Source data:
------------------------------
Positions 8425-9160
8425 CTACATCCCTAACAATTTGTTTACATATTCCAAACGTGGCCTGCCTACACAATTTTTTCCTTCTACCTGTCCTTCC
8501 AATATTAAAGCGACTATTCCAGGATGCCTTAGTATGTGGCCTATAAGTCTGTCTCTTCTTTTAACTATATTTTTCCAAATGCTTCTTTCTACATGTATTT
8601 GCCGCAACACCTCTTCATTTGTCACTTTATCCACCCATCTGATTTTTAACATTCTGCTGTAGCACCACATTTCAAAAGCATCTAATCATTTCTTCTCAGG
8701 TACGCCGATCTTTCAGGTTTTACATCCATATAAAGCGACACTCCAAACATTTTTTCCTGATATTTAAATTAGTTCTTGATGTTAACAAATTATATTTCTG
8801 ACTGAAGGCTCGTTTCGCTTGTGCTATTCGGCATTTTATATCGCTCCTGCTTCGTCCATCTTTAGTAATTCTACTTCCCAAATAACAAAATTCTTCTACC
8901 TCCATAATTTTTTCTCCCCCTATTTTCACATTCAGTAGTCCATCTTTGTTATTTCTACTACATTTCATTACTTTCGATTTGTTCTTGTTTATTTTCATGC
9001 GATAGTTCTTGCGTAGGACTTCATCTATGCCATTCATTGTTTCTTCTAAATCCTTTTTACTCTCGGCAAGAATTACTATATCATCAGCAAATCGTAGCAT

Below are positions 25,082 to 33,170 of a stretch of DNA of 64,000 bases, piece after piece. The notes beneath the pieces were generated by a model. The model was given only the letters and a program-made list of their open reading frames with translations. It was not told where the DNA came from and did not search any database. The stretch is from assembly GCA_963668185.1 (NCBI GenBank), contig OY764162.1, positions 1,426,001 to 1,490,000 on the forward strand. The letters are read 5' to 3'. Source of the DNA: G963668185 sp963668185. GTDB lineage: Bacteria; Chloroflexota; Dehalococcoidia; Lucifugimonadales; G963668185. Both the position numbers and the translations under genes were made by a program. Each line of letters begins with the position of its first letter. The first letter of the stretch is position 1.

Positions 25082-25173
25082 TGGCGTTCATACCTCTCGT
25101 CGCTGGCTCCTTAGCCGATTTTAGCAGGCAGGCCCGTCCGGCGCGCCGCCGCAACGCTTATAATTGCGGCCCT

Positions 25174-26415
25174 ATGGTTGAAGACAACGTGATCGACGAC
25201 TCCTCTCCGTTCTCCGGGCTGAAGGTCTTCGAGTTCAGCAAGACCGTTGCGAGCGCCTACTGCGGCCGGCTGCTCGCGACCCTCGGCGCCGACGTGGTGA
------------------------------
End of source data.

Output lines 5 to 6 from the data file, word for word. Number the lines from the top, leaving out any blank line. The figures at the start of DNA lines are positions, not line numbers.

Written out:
8701 TACGCCGATCTTTCAGGTTTTACATCCATATAAAGCGACACTCCAAACATTTTTTCCTGATATTTAAATTAGTTCTTGATGTTAACAAATTATATTTCTG
8801 ACTGAAGGCTCGTTTCGCTTGTGCTATTCGGCATTTTATATCGCTCCTGCTTCGTCCATCTTTAGTAATTCTACTTCCCAAATAACAAAATTCTTCTACC